“Playing Chicago’s Retail Game”                                                                          Heartland Real Estate Business
-Keith E. Lord                                                                                                                                                  July 2003

It seems that everywhere you look in the urban Chicago retail market-place, retailers large and small are throwing out
conventional wisdom – and their rulebooks – to stay in the game of obtaining locations and market share in this vibrant city.  
For example, blockbuster Video, Aldo Shoes, Einstein Bagels and an oversized Starbucks Coffee on Chicago’s North Side
all have sites without parking.  In addition, Banana Republic, Express, Victoria’s Secret, Restoration Hardware and Z
Gallerie – all in the same area- have two-story street entrance stores that are well outside of their standard store plans.

It seems that not long ago, retailers analyzed urban sites in the same manner as traditional suburban locations.  Site analysis
included square feet of available land, traffic counts, ease of access and, of course, parking ratios.  Next, retailers analyzed
whether their typical corporate space needs would be met.  Standard store size, optimal layouts, ceiling heights, loading
requirements, standard signage and normal hours of operation were  key.  If an urban site or developer did not conform to
“the game rules” of the retailer, the retailer punted and went somewhere else.  The conventional wisdom was to stick with
what worked rather than try something new.

Then, the innovation came to Chicago.  Starbucks Coffee opened a 5,800 square foot urban concept, without parking,
located on Rush Street.  This location became its highest volume store in the country.  Next, The Home Depot squeezed its
first urban store onto an undersized, under-parked site on North Avenue.  It also became one of the retailer’s highest
volume stores.  Target followed soon after  with a smaller than optimal store on Elston Avenue and, after resolving its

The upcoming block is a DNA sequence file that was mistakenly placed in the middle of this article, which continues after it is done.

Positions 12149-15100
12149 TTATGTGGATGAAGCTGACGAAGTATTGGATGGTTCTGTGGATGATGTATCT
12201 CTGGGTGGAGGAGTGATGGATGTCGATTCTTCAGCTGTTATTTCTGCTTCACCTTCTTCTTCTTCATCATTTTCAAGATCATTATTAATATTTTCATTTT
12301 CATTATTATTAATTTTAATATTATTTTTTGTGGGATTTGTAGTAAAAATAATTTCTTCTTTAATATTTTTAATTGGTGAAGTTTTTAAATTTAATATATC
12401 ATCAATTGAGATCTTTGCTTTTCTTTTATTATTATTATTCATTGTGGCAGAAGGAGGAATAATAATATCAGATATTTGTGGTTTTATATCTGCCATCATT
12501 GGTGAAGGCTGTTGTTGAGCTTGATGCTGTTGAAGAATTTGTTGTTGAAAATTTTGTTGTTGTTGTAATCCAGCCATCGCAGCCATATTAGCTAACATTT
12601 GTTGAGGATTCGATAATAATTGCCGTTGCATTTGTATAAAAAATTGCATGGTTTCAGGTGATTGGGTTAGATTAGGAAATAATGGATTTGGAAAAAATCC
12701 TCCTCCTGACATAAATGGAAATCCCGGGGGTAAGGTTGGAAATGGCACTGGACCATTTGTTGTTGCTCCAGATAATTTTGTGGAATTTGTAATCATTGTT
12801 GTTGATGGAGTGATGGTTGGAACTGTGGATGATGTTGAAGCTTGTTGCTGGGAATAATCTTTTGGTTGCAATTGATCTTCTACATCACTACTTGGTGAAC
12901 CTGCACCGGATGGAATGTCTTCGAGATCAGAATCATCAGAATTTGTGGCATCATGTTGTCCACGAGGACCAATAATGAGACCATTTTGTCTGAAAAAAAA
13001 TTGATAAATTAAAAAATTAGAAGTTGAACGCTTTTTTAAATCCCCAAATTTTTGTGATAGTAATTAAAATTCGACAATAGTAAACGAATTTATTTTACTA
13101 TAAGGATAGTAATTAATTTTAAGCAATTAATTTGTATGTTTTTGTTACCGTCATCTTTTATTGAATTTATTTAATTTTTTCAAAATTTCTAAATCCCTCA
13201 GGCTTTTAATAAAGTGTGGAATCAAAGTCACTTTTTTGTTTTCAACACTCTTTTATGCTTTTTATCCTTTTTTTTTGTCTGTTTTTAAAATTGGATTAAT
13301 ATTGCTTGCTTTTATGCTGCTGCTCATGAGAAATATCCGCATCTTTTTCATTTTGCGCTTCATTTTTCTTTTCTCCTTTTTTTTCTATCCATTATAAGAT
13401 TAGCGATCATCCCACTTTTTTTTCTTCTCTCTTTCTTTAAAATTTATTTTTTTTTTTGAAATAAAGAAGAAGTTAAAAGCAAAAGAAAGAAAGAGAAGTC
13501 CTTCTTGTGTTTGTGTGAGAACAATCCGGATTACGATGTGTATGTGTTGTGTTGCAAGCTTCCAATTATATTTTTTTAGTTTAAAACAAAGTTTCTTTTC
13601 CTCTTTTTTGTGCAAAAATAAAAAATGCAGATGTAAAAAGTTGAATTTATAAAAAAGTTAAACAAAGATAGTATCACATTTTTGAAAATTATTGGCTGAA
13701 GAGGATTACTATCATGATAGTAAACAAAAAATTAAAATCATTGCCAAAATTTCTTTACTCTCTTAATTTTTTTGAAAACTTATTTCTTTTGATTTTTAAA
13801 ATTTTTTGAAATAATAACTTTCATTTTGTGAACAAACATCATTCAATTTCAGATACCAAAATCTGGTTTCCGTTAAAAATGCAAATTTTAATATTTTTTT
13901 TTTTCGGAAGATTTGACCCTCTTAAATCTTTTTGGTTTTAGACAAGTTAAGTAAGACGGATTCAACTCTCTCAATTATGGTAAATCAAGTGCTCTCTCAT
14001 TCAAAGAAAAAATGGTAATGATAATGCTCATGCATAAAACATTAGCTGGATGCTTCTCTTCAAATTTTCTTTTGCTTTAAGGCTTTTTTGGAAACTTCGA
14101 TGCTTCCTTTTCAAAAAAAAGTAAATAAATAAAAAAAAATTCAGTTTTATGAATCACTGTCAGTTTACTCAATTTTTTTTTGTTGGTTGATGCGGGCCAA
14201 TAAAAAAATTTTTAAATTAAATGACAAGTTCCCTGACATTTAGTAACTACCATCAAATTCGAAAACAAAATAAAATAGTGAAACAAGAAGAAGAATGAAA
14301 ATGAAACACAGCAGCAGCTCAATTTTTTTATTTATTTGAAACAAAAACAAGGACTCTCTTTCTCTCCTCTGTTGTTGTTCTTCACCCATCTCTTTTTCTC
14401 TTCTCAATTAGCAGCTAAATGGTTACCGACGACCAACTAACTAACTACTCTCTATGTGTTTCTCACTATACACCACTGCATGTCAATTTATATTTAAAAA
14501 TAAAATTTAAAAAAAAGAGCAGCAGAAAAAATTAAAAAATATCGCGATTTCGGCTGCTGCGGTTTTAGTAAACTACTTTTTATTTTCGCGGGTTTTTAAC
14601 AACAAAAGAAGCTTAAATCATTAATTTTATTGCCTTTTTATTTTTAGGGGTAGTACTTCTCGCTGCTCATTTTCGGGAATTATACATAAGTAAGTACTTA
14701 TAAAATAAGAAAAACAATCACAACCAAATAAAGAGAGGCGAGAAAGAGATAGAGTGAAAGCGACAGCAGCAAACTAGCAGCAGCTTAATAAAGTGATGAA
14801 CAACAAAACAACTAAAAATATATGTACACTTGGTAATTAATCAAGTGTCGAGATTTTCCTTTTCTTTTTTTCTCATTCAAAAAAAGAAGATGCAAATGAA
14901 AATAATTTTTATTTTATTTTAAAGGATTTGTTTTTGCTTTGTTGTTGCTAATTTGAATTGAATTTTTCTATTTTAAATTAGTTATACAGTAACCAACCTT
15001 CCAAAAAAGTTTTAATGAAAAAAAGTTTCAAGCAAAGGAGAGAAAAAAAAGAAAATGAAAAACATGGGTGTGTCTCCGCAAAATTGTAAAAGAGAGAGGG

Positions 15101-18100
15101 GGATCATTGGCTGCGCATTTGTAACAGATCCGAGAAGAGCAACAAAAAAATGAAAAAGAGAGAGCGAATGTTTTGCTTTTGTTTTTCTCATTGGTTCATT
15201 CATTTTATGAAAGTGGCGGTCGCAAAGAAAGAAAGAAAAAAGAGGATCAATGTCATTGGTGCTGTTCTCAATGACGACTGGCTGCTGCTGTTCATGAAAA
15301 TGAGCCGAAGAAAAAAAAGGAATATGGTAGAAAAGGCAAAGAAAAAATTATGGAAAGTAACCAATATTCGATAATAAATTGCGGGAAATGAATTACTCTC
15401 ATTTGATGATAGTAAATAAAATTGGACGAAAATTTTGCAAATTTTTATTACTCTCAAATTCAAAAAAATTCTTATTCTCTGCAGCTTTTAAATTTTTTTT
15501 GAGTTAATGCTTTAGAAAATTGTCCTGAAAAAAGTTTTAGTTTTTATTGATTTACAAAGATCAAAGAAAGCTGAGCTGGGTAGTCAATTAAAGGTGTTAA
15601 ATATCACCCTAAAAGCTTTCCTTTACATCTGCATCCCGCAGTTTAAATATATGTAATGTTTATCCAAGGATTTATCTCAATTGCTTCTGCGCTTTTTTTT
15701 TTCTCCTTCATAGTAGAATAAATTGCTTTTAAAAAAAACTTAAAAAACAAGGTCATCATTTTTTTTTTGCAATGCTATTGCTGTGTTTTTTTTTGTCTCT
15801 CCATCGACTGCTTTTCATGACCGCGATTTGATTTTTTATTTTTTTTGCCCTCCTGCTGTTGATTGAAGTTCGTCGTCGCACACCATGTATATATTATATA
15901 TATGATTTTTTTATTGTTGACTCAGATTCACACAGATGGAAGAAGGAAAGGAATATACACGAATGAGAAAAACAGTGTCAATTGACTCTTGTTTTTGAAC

parking problem with a structured parking deck, this site became one of its highest in sales volume per square foot.  
Dominick’s has also successfully opened a two-story, 32,000-square-foot store in the heart of Lincoln Park and a 40,000-
square-foot store in the West Loop, complete with underground parking.  Both of these new store concepts have been
innovative and successful.

The requirements set by retailers have indeed changed and, as some struggle to understand why, others are quickly getting
into the game by acquiring the new and preciously few great locations remaining.  By looking at the trends in Chicago and a
few other national residential urban cities, the roots of the change are identifiable.

First, land is scarce, expensive and, many times, must be developed to its maximum floor area ratio to be economically
viable.  This means that typical “suburban sprawl” has been replaced by “urban climb.”  If there is no room to spread out,
then developers must build up or down; this trend applies to all types of retail.  The big box must now reconfigure to a show
box, and this involves new creative store designs.  Many 10,000-square-foot and larger concepts understand that they must
lose their freestanding identity and compromise with signage, loading  and access increases to become part of a larger mixed-
use development.

Chicago currently has more than 10 banks looking to open urban sites.  Most have already conceded their rules for parking
and for onsite, drive-thru lanes.  Smaller stores are conforming to typical 25-foot wide lots.  This trend can demand that
retailers take second floor or basement space to operate profitably.

At 200 East Ohio, in order to reach a very dense area east of Michigan Avenue called Streeterville, a combination Dunking
Donuts / Baskin Robbins Store is taking an off-corner location with some second floor office space.  Restaurants and bars
ae also choosing to conform to the new rules of the game – as multilevel, valet-parking only locations are becoming the norm.

Second, the macro set of trends for the urban game lie with the consumer.  The typical urban resident no longer wants the
big mall or the grocery-anchored center.  Instead, they want to shop quickly and for specific items, and smaller stores have
become preferable.  Consumers are less concerned about available parking because the cost to insure and park a car in the